A rational way of understanding and scaling Culture

(vibrant electronic music) - I think all of you have been, have listened to three talks, have had the chance of listening to two.

Is it three so far? Four, great.

Good reason to, if you don't mind, please get up. Let's get some, the body flowing.

I'm not gonna ask you guys to do a dance or anything. So, if you just stretch your arms.

Just get a little bit a blood rushing in.

It's the first time I've ever done this.

So, it's great.

Okay, please, take a seat.

Look, I had the fortune of listening to our last two speakers.

And I think so much of, both the speakers alluded to how important it is to get the CEO's buy in or the executive team's buy in.

And a big part of my presentation is about how to think about culture, which is something that's quite abstract, something, a word which is quite abstract, like, love and, so forth to: How do we think about it in a much more commercial rational way so we can control it, manage it a lot better? So things I'd like to cover is: What, where and why, starting off with the organisation. What is culture? Crafting and controlling culture, the economics behind it. And numbers.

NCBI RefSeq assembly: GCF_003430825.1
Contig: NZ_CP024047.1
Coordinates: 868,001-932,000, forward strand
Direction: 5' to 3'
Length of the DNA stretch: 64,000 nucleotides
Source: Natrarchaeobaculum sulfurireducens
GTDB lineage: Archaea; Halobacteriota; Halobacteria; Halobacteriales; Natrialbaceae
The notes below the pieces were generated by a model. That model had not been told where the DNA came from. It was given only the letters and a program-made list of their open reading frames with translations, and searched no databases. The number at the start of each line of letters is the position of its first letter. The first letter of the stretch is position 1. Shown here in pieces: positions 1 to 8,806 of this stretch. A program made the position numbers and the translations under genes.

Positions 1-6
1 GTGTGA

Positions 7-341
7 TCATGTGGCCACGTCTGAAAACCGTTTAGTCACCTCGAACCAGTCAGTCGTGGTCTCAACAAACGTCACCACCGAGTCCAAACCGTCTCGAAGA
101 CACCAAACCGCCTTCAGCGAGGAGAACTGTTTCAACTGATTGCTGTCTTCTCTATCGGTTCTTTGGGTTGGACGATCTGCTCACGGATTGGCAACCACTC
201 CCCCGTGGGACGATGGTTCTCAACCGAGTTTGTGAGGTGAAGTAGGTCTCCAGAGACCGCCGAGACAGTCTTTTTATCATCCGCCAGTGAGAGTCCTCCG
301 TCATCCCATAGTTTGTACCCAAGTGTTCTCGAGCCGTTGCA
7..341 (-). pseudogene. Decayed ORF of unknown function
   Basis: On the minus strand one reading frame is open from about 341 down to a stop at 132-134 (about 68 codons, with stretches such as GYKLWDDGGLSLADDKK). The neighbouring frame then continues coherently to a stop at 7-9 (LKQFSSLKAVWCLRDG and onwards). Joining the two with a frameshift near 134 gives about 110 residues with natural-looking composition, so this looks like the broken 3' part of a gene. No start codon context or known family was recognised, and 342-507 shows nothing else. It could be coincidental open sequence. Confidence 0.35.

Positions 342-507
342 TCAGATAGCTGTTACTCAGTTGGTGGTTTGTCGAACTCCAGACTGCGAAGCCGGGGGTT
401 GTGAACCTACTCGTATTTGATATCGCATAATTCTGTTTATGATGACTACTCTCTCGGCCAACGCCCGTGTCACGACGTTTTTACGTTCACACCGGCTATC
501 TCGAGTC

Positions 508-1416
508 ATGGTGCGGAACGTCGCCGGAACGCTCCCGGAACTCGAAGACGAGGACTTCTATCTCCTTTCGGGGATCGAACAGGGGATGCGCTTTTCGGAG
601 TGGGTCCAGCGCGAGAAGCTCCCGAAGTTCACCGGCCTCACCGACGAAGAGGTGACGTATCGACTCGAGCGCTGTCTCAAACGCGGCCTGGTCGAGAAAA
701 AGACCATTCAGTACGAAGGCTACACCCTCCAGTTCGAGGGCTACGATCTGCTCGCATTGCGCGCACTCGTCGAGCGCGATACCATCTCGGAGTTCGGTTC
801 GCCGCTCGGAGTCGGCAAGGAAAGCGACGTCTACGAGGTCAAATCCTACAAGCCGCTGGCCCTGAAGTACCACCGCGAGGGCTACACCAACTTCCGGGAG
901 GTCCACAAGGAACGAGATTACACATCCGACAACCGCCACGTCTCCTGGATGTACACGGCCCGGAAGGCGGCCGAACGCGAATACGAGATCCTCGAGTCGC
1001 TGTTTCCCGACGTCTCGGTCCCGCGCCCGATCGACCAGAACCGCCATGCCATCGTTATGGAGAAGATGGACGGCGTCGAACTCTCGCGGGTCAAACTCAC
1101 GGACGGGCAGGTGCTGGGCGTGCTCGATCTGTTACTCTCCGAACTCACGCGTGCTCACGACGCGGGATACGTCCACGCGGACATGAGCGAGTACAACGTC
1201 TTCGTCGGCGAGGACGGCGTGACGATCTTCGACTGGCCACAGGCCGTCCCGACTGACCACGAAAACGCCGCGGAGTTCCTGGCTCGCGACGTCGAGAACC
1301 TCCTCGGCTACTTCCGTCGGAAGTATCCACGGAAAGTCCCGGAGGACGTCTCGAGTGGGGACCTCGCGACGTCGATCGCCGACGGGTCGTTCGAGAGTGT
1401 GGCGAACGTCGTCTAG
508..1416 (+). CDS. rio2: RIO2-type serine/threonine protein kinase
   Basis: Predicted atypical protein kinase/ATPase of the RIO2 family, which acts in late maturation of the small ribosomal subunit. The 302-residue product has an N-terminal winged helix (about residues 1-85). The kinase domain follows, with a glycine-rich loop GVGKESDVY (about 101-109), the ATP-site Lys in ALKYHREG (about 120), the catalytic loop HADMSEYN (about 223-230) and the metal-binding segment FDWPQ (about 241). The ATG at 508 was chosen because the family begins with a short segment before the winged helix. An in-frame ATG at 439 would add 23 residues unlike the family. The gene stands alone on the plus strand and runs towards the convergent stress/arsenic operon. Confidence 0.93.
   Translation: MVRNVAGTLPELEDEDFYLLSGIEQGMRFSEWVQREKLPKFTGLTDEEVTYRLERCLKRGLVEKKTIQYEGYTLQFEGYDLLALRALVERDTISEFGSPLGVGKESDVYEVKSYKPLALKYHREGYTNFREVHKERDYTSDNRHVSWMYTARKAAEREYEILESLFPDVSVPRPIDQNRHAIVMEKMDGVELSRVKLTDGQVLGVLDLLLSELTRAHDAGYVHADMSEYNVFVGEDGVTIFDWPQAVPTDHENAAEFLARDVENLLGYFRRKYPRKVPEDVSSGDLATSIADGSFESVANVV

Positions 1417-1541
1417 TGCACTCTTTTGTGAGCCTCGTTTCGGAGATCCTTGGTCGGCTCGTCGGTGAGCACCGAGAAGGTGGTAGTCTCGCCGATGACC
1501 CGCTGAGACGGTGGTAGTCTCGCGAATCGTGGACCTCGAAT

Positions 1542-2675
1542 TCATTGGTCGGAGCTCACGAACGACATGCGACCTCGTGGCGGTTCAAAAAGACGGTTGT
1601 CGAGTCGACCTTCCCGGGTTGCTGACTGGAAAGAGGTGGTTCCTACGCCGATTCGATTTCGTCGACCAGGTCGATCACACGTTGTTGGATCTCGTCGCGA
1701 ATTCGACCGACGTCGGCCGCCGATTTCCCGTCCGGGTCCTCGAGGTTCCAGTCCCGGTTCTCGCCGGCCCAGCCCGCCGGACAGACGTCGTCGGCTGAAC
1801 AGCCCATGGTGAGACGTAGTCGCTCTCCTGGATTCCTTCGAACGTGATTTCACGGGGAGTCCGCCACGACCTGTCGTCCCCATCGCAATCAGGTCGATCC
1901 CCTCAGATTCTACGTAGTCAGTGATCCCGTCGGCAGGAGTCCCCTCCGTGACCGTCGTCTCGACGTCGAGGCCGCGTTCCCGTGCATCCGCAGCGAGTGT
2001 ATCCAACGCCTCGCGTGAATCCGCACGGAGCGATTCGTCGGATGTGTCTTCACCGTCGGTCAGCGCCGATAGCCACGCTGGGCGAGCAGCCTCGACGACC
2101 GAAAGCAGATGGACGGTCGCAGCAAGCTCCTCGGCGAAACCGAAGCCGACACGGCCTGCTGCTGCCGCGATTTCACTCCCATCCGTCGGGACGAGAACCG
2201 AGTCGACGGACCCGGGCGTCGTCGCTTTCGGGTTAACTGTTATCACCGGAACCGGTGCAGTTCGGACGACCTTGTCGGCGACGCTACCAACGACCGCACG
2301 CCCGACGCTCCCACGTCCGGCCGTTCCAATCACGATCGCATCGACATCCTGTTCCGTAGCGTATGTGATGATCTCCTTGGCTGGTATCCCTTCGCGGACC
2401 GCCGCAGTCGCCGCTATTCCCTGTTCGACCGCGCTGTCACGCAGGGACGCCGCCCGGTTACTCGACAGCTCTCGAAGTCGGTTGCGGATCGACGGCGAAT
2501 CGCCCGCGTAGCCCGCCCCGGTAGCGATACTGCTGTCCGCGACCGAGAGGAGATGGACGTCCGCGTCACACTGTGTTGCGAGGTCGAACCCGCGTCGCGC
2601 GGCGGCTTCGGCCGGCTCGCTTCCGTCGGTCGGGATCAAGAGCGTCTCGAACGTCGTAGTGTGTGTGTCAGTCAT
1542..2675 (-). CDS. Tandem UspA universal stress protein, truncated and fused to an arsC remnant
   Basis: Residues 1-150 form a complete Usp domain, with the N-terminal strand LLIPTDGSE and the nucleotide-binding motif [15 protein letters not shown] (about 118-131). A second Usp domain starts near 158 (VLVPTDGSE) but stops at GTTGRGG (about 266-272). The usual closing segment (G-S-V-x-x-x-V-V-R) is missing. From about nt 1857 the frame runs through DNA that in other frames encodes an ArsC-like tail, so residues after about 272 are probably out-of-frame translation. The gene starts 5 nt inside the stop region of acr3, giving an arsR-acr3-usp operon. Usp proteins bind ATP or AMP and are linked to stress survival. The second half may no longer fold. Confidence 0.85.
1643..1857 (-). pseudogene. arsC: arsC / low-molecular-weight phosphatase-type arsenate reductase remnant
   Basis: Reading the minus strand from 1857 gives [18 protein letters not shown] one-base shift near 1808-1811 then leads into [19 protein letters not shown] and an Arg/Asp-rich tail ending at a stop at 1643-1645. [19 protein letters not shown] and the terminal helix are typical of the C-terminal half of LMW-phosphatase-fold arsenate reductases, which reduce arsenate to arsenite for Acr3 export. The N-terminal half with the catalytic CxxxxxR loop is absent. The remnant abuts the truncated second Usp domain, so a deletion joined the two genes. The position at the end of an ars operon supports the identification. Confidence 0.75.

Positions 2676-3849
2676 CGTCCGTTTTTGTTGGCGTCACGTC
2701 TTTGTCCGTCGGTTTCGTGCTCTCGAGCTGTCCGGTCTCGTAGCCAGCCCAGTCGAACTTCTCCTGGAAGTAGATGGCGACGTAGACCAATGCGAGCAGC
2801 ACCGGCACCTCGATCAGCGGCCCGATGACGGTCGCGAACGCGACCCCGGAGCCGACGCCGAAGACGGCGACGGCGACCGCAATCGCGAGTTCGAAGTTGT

So, first off, just a quick intro.

I'm Mahesh, born in New Zealand.

Stats background, got into recruitment early on. Then did an MBA, got into strategy consulting. Then had my own tech startup, which was incredibly powerful.

Very valuable learning experience because learning how to build a product is very different to providing a service.